After Rajiv Gandhi’s assassination, the Jayalalitha-Congress alliance routed the DMK. Only its leader, Karunanidhi, managed to win. In 1996, the DMK was returned to power.

This brief account of the power struggle and its results within Tamil Nadu outlines the vicissitudes of the Dravidian parties in the past years. Of interest in all this is the role played by films and film personalities. It was the DMK that first attempted to use cinema for propaganda. Annadurai had once said that if it takes 10,000 political meetings to convey one message, it only takes one single ‘hit’ movie to deliver the same. He and Karunanidhi set out on that venture. Films scripted by Annadurai (like Velaikkaari and Oriravu) were well-received, and their political content made a great impact. But it was Karunanidhi who really hit it big as a scriptwriter.

Karunanidhi developed a style that was flowery and alliterative, and it soon became very popular. Courtroom scenes, inquiries in royal courts in historical movies, and short dramas introduced into films that had a modern setting, all provided ample scope for Karunanidhi’s captivating prose. His reputation had producers advertising their movies by proclaiming, “Story and Dialogue by Kalaignar (Artiste) M Karunanidhi”. When film titles were projected in cinema halls, his name would be shown ahead of the stars and greeted with applause. There were others to follow Karunanidhi in both content and style – Aasaithamby, Krishnaswamy, Maaran and Kannadasan.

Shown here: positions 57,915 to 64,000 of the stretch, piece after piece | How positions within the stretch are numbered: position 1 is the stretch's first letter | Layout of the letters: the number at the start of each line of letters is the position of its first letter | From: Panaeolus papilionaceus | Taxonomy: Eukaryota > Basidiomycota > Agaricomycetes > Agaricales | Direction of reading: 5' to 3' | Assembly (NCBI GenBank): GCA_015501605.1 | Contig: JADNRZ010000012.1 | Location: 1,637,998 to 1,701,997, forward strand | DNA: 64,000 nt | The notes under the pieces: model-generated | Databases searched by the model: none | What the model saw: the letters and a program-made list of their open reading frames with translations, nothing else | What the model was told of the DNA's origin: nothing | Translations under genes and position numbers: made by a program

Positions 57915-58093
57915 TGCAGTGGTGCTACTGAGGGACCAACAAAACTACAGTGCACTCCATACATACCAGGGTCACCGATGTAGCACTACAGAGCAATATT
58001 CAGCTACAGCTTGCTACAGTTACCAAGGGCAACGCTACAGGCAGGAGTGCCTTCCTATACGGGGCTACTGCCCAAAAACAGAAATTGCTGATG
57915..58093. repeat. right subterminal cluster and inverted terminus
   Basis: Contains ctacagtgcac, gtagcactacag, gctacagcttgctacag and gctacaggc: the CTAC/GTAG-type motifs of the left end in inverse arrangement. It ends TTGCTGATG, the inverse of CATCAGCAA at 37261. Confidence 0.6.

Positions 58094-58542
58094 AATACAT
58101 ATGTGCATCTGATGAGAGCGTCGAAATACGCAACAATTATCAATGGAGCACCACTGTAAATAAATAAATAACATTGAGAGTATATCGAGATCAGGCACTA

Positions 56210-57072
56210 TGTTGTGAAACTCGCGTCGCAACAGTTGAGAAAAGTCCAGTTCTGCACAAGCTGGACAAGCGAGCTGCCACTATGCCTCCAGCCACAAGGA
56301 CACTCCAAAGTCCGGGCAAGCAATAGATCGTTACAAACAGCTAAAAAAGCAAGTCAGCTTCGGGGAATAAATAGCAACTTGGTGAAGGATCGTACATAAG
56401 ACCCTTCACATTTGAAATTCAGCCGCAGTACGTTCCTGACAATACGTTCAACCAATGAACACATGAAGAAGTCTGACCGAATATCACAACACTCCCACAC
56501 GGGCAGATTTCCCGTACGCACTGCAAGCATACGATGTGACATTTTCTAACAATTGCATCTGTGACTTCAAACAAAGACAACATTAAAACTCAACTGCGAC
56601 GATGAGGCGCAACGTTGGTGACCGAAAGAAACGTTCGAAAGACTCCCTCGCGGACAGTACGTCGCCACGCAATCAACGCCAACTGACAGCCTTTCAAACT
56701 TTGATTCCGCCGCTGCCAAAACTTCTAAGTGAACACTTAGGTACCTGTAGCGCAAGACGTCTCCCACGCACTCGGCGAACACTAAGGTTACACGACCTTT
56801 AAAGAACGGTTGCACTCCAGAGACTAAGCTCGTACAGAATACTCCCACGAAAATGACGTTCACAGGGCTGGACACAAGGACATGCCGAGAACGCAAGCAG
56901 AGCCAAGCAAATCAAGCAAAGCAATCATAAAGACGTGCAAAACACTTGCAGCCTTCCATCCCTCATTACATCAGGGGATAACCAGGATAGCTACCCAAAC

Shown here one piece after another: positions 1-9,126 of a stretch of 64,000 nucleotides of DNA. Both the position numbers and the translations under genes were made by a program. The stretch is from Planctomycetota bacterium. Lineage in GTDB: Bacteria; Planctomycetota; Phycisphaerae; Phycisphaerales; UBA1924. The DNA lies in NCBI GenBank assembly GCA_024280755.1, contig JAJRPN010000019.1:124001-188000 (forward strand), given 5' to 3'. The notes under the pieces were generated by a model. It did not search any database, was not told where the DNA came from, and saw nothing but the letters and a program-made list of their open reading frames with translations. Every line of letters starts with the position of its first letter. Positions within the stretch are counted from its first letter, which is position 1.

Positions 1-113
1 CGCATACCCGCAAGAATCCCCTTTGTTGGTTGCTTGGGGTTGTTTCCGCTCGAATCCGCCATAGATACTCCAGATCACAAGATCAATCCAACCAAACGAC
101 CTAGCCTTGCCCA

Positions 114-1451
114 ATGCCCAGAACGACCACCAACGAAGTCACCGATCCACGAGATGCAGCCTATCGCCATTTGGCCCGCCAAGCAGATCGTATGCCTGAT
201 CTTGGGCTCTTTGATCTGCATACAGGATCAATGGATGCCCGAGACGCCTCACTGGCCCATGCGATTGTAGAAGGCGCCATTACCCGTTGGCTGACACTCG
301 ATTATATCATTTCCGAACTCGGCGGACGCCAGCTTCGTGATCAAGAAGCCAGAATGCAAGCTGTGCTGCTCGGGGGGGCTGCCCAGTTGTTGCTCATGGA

It also spawned a school of actors who could effectively mouth the lines of the scriptwriters. One of the early greats was the comedian N S Krishnan, known as ‘Kalaivaanan’, who made the audience both laugh and think. Krishnan was followed by a host of ‘Dravidian School’ actors like K R Ramaswamy, M R Radha, T V Narayanaswamy, S S Rajendran and Sivaji Ganeshan. The last two in particular were able to deliver the fiery prose of Karunanidhi with great conviction and style. The Karunanidhi-Ganeshan combo was a great success, churning out money-spinners like Parasakthy, Thirumbi Paar, Manohara, Kuravanchi and Raja Rani, which ran solely on account of the dialogue and delivery. Personal differences arose between Ganeshan and Karunanidhi, and Ganeshan crossed over to the Congress. To make up for Ganeshan, Karunanidhi, whose dialogues were increasingly political, convinced an actor from Congress to join the DMK. This was M G Ramachandran, until then a popular hero playing swashbuckling action roles.